• Wash all hats, take home bags and library bags.  I throw all of mine into the machine in delicates bags.  My stroller seat is also in the machine with this load. (5 minutes to sort, 5 minutes to hang).
  • Wash or throw out their nap-time cushion (for Kindy/Pre-Primary age). (1 minute)
  • Polish or throw out school shoes.  One pair I’ve kept as they’re only new so I’ve polished them up for next year and the others I’ve thrown straight out as they were just about falling apart.  (1 minute)
  • Read through and scan or file the school reports.  Follow the ‘pick it up only once’ rule.  Don’t forget to celebrate their achievement! (5 minutes)
  • Sort and store their stationary into the cupboard.  Test texta’s, sharpen pencils and throw out anything you don’t need to keep.  (15 minutes)
  • Put away all empty workbooks – these can be sent to school next year or used at home to practice homework. (1 minute)
  • Strip wash school socks. The soap build-up from washing can leave them feeling hard and crunchy, a strip wash 1-2 x per year will get them feeling fresher and softer.  Method – Soak in napisan, launder on a normal wash with regular laundry soap.  This is to remover dirt & stains. Launder once more with a tiny squirt of dishwashing detergent (but NO laundry soap!) and put some vinegar into the rinse dispenser.  Run a rinse cycle 1-2 times to remove the soap build up and dry indoors on a rack to keep their newly returned softness (10 minutes plus time in machine).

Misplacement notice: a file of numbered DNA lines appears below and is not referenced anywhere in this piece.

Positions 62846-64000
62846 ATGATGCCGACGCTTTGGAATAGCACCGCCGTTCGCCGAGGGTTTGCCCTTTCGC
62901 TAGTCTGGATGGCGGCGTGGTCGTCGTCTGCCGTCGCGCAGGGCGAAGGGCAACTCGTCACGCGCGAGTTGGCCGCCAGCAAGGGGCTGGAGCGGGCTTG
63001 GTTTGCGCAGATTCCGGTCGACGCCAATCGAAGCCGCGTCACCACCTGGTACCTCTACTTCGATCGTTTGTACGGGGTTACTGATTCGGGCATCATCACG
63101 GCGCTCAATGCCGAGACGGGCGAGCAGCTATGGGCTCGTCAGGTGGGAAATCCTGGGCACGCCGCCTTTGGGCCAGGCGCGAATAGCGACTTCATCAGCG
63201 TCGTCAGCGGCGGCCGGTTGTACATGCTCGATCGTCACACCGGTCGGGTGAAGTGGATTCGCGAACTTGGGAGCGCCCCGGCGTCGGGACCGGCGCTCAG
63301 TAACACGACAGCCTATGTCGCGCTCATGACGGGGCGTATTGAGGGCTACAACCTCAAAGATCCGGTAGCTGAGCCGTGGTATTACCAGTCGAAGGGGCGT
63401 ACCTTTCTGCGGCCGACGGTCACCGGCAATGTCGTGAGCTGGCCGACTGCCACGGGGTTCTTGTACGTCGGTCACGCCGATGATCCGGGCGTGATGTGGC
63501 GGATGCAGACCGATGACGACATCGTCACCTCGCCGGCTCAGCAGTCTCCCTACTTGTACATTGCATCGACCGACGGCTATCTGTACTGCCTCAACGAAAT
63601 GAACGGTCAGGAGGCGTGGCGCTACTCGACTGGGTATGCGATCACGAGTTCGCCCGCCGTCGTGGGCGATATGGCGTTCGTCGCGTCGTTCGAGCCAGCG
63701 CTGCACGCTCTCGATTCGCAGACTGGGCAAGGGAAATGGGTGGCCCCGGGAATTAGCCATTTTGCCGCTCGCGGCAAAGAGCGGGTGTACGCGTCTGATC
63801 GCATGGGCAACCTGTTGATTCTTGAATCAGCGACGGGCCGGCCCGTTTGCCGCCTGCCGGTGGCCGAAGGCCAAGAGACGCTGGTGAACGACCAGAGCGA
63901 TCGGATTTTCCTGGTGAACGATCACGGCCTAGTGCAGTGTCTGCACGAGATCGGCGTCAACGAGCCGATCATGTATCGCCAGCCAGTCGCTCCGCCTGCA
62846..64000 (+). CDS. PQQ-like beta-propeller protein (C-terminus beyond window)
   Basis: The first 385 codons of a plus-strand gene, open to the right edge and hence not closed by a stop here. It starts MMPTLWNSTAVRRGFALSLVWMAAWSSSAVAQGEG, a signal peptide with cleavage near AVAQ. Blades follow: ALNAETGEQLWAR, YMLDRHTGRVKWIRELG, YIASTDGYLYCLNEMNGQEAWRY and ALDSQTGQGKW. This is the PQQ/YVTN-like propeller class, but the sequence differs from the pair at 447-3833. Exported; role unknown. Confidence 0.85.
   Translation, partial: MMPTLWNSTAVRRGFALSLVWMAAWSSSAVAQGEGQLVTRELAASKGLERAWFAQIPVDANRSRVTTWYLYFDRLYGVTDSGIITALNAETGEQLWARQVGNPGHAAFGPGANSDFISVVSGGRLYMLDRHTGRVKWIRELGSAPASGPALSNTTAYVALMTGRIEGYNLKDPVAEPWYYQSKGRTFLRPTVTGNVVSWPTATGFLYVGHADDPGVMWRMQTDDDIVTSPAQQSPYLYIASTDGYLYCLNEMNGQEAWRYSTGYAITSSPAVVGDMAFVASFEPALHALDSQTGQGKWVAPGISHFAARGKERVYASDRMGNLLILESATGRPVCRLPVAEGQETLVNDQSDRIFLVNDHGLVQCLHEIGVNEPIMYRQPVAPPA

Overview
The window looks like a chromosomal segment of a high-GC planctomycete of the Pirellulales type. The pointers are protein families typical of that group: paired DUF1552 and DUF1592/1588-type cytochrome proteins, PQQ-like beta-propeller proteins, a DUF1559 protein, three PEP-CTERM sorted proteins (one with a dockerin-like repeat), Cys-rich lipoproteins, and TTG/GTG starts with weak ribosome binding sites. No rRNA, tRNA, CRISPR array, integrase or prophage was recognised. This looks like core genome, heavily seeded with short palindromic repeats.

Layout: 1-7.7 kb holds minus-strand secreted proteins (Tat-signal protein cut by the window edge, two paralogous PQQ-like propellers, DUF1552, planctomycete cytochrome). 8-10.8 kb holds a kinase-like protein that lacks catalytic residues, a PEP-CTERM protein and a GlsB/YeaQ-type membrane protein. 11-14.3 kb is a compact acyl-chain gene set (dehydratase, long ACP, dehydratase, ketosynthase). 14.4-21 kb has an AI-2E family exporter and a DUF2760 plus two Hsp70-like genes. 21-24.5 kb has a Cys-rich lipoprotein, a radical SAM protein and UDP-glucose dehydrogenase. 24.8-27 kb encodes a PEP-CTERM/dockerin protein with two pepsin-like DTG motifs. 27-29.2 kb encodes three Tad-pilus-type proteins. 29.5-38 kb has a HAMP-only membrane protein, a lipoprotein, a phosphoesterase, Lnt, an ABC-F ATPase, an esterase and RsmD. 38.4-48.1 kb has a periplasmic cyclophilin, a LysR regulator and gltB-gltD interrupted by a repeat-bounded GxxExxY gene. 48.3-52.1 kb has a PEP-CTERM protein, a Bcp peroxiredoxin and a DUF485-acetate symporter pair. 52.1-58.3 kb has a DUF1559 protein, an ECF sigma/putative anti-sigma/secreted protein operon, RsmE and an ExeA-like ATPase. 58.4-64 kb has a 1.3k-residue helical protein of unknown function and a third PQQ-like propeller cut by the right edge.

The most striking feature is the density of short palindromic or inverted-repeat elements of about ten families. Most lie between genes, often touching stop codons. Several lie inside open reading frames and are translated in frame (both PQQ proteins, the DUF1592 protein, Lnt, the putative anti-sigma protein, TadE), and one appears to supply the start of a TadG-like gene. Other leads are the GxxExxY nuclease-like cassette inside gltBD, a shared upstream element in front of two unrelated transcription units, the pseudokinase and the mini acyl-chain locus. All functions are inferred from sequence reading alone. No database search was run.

Hopefully that helps you clear out the clutter that comes home from school this year a head start into your back-to-school prep for next year.

Let me know if you have any tips or routines you follow to stay on top of the end of year ‘stuff’… I’d love to hear it!

Rebecca xx

How A Cowan Candidate Is Taking On The Terrorists

Election Year 2016 is upon us.

Yet, it feels as if the political turmoil of Labor V Labor, Liberal V Liberal was only yesterday as the parties became somewhat keenly focused on overthrowing their own leaders, leaving everyday Australians like you and I not only election-fatigued but also a bit over the tantrums and turmoil that seemed to be preoccupying Parliament on a daily basis.

What’s different for me this year, and the rest of us in my local electorate, is Labor’s latest high profile contender for the seat of Cowan.

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<image credit: The Australian>

If you’ve not yet heard of Dr Anne Aly or you’re unfamiliar with her work, that’s all about to change over the coming months.

Counting her as a good friend, and knowing her personally for years, I’m in the unique position of being able to give some insight into who Dr Aly really is.

Aside from being a political scholar, academic and counter terrorism expert, she is also:

  • A WA Women’s Hall of Fame inaugural inductee from 2011. It was this chance meeting that sparked the beginning of our friendship which has already spanned half a decade.